Restoring trust in audit and corporate governance
Following the findings of the Kingman Review, the CMA Study, and the Brydon Report, the Government has opened a consultation aiming at restoring trust in audit and corporate governance. This consultation is wide-ranging and considers a great many potential changes to regulation concerning these areas, some of which may influence charities and non-profit organisations.
How does this effect the Not-for-Profit Sector?
Whilst the majority of issues discussed in the paper impact all sectors through audit, there is one particular section that this edition of eNews will bring attention to. Specifically, a consideration of whether large third sector entities (including further education institutions, charities, housing associations and more) could be considered Public Interest Entities (or PIEs), given the often-public nature of charitable purposes.
Public interest Entities have greater reporting requirements than other entities, and up until now their definition has been limited to specific types of entities that the public has a vested interest in, for instance insurance providers.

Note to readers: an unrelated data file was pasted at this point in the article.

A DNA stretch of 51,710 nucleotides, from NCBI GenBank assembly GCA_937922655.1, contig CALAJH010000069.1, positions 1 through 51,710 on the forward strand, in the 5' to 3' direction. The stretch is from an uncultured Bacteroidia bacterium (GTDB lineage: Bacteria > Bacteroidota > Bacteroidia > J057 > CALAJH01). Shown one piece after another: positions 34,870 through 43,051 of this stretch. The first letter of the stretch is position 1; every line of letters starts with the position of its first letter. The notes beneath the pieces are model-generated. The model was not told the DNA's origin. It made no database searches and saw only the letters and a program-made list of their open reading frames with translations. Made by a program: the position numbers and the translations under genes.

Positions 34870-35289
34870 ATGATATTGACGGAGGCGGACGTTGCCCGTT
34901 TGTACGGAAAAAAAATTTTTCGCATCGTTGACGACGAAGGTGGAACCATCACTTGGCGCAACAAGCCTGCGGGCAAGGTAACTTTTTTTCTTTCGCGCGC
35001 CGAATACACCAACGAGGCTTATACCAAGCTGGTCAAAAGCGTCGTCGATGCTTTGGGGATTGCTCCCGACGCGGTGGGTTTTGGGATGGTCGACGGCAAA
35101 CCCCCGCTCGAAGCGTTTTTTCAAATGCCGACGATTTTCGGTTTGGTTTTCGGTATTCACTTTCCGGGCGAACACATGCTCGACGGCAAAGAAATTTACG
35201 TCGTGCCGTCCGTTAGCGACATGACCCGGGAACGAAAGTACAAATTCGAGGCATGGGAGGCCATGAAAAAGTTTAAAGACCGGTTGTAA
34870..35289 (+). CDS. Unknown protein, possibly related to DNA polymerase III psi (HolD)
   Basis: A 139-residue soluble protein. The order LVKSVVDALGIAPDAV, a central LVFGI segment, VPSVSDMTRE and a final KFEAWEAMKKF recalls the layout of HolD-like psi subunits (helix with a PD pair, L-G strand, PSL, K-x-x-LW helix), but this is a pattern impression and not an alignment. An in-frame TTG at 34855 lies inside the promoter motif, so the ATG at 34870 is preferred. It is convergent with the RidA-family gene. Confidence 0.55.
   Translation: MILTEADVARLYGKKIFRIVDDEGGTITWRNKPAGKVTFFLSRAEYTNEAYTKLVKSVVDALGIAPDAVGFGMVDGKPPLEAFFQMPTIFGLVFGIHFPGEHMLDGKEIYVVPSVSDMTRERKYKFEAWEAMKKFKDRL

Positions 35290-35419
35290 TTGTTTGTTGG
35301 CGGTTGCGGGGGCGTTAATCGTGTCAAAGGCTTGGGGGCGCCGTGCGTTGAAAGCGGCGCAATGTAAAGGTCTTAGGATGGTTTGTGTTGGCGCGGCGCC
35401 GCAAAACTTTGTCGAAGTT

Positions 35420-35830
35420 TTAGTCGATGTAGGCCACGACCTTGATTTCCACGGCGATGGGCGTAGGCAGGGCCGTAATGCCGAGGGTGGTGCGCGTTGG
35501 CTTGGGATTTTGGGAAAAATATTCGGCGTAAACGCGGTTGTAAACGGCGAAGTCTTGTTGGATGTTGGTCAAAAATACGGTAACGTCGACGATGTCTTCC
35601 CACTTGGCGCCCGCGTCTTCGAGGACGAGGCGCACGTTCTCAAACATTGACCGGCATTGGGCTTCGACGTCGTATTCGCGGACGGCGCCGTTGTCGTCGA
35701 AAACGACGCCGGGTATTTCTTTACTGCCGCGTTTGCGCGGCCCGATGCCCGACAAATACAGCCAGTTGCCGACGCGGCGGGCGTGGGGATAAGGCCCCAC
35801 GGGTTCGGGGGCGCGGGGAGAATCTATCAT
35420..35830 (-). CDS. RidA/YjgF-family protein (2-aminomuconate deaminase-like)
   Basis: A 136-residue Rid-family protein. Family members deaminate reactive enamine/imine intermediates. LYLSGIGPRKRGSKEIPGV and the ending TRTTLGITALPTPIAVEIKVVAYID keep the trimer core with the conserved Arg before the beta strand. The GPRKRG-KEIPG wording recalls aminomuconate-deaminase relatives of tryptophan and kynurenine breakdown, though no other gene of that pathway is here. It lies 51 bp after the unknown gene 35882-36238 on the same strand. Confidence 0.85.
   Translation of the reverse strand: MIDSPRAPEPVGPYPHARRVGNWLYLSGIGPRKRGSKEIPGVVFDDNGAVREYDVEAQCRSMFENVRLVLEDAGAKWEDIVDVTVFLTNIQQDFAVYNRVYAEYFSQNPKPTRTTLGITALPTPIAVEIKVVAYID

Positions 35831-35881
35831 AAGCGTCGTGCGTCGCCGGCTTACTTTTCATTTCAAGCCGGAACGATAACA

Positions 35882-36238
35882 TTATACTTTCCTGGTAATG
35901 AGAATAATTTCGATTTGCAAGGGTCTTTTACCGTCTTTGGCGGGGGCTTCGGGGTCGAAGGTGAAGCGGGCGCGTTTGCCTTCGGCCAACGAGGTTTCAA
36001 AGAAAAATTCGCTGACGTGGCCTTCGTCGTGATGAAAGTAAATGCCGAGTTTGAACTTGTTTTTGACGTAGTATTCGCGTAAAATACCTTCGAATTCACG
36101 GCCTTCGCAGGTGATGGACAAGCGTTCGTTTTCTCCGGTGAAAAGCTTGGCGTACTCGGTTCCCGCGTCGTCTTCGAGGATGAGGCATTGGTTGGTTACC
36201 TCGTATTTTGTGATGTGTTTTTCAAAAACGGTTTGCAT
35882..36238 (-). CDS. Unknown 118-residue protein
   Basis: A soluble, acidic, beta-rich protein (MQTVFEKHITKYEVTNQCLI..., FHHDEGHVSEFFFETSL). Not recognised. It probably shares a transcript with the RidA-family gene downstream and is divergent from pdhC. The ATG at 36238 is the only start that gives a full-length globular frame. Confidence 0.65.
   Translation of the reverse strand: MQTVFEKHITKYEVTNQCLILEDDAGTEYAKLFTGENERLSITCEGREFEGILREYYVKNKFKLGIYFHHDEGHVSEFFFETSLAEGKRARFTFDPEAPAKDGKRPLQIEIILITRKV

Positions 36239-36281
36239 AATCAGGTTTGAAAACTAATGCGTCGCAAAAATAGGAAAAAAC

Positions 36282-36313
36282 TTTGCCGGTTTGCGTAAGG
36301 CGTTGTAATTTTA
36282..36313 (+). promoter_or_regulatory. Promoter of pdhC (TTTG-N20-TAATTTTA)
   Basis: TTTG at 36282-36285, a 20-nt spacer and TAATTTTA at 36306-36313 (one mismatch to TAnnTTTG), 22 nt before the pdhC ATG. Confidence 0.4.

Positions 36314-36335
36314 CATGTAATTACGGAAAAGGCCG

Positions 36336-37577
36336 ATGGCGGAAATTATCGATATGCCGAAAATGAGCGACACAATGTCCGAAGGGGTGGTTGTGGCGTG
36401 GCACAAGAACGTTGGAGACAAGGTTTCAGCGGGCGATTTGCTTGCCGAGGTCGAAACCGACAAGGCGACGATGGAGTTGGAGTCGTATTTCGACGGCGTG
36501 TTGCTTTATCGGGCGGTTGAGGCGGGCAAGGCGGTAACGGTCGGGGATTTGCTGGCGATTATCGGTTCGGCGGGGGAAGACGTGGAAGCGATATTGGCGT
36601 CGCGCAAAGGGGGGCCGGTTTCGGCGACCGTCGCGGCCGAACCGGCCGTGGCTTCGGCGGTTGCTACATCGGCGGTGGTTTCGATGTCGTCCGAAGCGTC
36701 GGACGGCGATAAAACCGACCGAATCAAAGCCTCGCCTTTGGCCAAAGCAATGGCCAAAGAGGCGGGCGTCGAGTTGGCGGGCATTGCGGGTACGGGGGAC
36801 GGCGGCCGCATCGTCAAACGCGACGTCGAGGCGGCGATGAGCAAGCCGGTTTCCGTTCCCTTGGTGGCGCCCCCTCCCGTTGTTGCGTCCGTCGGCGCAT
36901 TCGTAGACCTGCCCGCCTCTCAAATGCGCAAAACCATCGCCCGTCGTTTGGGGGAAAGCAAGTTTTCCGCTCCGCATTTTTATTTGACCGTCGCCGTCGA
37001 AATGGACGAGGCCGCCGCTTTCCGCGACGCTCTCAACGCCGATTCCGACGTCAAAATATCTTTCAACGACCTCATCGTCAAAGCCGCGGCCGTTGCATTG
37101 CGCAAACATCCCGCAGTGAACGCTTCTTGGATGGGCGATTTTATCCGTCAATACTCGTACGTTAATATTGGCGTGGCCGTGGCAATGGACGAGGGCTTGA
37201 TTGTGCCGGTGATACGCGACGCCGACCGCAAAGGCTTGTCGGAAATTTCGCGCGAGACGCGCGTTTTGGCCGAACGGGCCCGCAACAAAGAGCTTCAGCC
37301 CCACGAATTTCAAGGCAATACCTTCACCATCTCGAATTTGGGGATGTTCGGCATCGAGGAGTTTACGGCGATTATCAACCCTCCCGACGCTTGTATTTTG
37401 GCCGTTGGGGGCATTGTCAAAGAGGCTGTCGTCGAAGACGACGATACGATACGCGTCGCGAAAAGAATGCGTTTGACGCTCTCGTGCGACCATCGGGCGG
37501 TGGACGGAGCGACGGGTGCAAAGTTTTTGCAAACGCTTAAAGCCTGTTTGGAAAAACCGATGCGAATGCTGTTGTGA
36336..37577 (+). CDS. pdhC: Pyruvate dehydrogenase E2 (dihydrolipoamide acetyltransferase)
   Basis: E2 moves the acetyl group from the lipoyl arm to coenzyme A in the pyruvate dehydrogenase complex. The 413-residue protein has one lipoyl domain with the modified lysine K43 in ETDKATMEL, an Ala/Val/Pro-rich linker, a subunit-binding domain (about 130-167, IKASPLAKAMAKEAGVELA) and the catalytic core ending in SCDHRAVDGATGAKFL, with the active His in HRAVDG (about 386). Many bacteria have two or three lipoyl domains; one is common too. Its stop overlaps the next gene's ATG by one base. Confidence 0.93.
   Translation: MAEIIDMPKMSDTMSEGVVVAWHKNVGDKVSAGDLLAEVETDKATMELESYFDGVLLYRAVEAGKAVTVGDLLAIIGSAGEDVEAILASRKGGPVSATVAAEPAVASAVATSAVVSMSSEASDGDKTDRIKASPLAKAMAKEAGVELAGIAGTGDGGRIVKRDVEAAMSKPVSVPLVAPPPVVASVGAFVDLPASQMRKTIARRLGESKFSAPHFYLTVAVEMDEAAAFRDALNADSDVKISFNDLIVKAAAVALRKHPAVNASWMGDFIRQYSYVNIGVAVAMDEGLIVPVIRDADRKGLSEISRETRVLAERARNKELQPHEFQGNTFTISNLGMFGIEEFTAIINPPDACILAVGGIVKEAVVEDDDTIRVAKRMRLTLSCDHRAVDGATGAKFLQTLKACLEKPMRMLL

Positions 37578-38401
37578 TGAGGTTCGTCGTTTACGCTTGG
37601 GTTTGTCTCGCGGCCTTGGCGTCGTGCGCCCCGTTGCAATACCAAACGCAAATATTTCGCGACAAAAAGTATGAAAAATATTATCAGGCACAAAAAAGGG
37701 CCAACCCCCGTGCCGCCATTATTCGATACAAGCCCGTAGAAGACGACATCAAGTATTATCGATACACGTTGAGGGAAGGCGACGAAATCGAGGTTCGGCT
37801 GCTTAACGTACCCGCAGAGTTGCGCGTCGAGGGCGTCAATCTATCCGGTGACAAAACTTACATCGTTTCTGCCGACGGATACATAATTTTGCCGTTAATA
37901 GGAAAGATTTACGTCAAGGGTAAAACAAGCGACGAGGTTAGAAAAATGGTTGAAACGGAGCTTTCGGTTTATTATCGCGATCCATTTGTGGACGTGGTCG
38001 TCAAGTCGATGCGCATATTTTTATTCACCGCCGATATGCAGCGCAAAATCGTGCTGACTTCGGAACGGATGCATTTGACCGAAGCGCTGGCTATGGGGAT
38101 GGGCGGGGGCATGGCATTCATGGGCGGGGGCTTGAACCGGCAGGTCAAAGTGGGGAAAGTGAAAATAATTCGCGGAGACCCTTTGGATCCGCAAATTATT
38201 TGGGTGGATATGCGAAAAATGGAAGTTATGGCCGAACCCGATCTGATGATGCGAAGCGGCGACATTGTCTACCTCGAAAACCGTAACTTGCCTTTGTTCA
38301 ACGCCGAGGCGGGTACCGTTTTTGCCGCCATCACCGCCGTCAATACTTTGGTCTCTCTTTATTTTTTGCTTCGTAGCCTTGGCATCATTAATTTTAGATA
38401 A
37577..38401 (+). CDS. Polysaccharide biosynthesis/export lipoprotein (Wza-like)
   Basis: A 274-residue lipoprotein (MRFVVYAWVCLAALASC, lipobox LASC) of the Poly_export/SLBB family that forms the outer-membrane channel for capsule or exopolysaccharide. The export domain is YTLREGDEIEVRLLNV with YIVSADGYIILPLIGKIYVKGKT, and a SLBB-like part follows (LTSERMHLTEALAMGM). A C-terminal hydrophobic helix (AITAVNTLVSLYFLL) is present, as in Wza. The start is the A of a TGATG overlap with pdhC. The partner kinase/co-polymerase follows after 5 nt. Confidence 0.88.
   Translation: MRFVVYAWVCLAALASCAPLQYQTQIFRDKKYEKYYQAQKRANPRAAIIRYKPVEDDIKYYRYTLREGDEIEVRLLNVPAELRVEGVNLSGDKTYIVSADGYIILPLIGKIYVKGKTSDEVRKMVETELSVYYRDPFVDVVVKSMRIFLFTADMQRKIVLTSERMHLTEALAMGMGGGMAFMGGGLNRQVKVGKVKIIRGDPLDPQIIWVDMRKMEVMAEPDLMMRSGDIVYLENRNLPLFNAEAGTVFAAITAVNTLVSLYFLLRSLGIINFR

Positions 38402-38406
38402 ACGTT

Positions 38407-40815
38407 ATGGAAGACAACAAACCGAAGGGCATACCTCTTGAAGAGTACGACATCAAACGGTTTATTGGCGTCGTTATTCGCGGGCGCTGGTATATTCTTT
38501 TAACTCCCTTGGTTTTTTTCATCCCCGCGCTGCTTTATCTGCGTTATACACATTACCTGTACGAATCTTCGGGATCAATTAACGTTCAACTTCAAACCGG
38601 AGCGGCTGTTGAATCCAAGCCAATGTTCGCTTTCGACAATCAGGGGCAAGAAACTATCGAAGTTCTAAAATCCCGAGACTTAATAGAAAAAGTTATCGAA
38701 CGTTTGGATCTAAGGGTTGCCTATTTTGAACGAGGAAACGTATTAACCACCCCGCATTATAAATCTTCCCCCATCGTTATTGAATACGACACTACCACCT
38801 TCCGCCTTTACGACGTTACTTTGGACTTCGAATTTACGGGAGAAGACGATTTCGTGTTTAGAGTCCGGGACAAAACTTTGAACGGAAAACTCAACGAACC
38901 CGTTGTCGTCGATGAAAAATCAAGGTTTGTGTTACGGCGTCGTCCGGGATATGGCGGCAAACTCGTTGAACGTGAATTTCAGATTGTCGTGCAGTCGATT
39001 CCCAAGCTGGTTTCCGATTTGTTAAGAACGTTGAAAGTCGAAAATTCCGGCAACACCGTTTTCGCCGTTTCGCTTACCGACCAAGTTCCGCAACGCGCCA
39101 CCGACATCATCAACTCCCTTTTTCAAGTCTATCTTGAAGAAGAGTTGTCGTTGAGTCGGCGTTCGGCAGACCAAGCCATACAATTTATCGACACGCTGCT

The consultation shows that the Government is open to the possibility of larger charities meeting the definition of Public Interest Entities, with the caveat that they do not want to create a regulatory gap for the larger entities, and they also understand that there is already sector-specific regulation via the Charity Commission and related bodies.
A further consideration is that an appropriate measure to avoid these concerns might be a different threshold to be considered a PIE for third sector organisations given their relative size. A potential alternative threshold was placed at £100m.
The consultation is due to close on the 8th of July, and so no changes have yet been made. But we will be able to further investigate the impact of this movement depending on the results of the consultation.